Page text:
[vc_row][vc_column][vc_column_text]The Blues – one of the first American musical genres – has been with us now for well over a century. It finds its roots in the music of Africa, what ethnomusicologist Gerhard Kubik calls the “cradle of the blues.” Early music made by African slaves used a great deal of call and response form; this is present in early iterations of the blues, Here is an example of call and response from Kenya.[/vc_column_text][vc_video link=”https://www.youtube.com/watch?v=QFWRcXYsYMo”][/vc_column][/vc_row][vc_row][vc_column][vc_column_text]This call and response form would find its way into the slave songs of southern plantations. The stories in the Bible, particularly those that dealt with deliverance and freedom. In this scene, from 12 Years A Slave, we hear and see the call and response historically represented. This is one of the most important steps, not just for the blues, but for much of American popular music of the 20th century. These slave songs were being sung less than 50 years before the birth of the blues.
As you might imagine, these songs were a balm to the tortured soul, yet another link to the blues.[/vc_column_text][vc_video link=”https://www.youtube.com/watch?v=7oFcFzJT7Tw”][/vc_column][/vc_row][vc_row][vc_column][vc_column_text]By the late 19th century, Ragtime has become a popular musical style. Who doesn’t know Scott Joplin’s Maple Leaf Rag? Here’s the composer himself playing his most popular tune. Note the swung rhythms and “stride” bass line, characteristic of the genre.[/vc_column_text][vc_video link=”https://www.youtube.com/watch?v=pMAtL7n_-rc”][/vc_column][/vc_row][vc_row][vc_column][vc_column_text]W. C. Handy, known as “the Father of the Blues” told this story – the moment he was exposed to an early form of the blues while traveling on a train through Mississippi:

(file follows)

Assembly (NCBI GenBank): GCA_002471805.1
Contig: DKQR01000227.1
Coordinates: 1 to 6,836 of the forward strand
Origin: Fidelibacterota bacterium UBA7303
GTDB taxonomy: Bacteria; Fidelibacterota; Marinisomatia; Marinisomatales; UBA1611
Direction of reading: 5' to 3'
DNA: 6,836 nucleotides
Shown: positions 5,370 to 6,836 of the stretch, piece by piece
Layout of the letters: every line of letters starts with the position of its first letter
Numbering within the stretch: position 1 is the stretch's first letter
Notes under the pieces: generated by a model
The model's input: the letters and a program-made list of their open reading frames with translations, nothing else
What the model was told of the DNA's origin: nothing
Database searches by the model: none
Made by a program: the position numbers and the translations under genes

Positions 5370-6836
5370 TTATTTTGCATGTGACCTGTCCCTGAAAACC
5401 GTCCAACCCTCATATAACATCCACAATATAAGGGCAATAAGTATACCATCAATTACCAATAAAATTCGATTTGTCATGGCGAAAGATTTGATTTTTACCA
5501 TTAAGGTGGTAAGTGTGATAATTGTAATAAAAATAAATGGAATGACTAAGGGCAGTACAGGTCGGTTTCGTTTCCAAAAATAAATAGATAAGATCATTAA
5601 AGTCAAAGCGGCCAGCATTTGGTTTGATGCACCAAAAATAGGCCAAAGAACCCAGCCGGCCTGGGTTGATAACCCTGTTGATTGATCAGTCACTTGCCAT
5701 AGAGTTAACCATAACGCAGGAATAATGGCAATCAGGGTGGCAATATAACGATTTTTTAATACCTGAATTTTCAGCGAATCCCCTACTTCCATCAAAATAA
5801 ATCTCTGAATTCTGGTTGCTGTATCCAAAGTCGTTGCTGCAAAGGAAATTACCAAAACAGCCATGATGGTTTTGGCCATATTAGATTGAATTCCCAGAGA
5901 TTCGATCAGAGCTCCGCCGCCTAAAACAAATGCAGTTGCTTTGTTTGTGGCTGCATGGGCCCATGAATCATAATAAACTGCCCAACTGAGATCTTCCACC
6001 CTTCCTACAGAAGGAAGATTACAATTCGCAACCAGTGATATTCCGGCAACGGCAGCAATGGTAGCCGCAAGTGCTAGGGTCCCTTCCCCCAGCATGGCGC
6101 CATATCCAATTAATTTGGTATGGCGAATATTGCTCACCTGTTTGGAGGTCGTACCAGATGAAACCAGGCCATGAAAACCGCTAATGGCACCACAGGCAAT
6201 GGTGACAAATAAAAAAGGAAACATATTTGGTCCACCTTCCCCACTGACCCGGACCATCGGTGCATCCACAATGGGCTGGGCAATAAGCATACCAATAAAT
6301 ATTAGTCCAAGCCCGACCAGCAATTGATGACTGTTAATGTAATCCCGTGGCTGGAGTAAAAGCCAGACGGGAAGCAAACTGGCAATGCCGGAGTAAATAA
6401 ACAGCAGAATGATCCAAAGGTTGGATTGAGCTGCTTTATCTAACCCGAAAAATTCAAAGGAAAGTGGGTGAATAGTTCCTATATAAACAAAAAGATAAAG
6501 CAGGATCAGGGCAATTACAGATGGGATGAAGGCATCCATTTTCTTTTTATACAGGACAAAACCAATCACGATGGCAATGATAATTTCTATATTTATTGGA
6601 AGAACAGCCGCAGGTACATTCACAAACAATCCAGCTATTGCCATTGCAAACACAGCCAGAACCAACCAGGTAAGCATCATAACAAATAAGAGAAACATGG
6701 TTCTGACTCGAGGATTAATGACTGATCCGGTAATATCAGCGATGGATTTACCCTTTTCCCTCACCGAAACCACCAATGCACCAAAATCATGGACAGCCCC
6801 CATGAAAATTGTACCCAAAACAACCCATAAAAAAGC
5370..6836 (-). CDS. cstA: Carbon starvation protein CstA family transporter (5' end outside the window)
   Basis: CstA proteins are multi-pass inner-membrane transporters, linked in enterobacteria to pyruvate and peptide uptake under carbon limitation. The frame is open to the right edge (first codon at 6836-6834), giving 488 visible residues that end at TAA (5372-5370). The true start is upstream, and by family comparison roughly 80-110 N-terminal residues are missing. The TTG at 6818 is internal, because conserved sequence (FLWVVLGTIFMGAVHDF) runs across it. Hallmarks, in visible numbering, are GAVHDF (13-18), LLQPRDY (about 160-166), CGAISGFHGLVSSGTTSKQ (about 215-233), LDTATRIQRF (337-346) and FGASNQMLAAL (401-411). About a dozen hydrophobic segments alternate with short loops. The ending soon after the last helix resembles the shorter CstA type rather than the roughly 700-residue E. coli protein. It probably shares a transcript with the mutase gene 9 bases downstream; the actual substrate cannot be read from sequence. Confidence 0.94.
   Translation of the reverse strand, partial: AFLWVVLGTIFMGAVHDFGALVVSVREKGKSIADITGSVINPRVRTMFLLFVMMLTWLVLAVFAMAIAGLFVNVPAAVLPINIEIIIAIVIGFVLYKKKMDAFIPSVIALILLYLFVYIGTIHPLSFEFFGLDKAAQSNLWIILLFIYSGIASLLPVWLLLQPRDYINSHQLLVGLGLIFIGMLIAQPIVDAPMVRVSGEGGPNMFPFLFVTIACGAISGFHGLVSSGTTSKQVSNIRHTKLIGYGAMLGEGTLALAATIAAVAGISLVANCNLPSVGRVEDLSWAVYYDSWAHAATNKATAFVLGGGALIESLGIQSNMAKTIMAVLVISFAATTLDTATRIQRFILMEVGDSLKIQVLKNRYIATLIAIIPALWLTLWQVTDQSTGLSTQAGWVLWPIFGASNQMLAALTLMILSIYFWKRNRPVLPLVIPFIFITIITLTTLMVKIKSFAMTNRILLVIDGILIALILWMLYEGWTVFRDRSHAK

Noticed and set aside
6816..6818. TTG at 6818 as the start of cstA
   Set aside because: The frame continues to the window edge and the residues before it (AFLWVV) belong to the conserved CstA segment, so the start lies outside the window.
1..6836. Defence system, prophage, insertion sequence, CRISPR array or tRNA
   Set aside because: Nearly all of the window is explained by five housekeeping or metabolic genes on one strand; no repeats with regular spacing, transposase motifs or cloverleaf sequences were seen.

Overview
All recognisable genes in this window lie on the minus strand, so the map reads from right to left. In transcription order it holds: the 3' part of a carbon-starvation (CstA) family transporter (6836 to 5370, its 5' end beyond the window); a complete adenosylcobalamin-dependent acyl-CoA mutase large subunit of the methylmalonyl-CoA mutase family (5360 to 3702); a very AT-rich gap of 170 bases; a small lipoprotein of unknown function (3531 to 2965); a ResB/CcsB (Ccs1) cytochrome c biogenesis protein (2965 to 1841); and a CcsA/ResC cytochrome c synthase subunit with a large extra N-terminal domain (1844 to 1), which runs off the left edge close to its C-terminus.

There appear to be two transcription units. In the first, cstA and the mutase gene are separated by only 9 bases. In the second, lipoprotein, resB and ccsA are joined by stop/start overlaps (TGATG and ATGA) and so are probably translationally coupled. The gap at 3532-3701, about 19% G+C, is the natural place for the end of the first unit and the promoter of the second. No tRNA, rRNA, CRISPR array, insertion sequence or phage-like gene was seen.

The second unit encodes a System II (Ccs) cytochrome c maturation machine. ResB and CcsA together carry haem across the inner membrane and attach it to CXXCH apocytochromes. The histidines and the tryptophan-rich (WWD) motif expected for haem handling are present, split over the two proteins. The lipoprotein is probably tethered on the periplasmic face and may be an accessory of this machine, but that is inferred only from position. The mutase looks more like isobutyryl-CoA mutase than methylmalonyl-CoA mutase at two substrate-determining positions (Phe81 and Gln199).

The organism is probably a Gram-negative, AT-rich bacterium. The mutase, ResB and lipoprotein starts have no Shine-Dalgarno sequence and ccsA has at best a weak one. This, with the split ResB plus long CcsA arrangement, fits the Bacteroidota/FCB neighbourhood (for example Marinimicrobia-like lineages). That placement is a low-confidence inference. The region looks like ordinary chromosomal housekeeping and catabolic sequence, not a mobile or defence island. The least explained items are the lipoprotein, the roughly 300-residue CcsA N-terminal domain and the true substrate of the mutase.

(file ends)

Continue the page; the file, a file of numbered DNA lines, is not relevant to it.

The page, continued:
… a lean, loose-jointed Negro who had commenced plucking a guitar beside me while I slept. His clothes were rags; his feet peeped out of his shoes. His face had on it some of the sadness of the ages. As he played, he pressed a knife on the strings in a manner popularized by Hawaiian guitarists who used steel bars. … The effect was unforgettable. His song, too, struck me instantly… The singer repeated the line (“Going’ where the Southern cross’ the Dog”) three times, accompanying himself on the guitar with the weirdest music I had ever heard.
– W.C. Handy, 1903
[/vc_column_text][/vc_column][/vc_row][vc_row][vc_column][vc_column_text]That pressed knife on the strings, plucking style, and repetitive words are all characteristics of the blues. It shouldn’t be lost on us that Mr. Handy described the man as having the “sadness of the ages” on his face. The blues, from the beginning, were associated with a certain amount of sorrow and grief.
One of the most well-known, early blues musicians was Huddie William Ledbetter, better known as Lead Belly. He popularized the 12-string guitar and was a master finger picker. Here he is playing and singing Black Betty. You can hear how it’s related to Great Jordan Roll (above) and would work well as a call and response blues tune.[/vc_column_text][vc_video link=”https://www.youtube.com/watch?v=SJUSGuNxt-4″][/vc_column][/vc_row][vc_row][vc_column][vc_column_text]Finally, we get modern blues, gospel, and jazz, all of which find their roots in the early country blues of the late 19th and early 20th centuries. We can’t have Rock ‘n Roll without the blues. We can’t have R & B without the blues. We can’t have Hip hop music without the blues. So much of our current American musical art forms find their roots in this genre that spoke the mood of the people making the music. So, take a moment to listen and be aware of this musical legacy. Listen to Blind Willie Johnson, Whistlin’ Alex Moore, T-Bone Walker, or B. B. King. These are musical storytellers and we wouldn’t be the same without their stories or their music.[/vc_column_text][vc_video link=”https://www.youtube.com/watch?v=OMgNTwZW5gY”][/vc_column][/vc_row]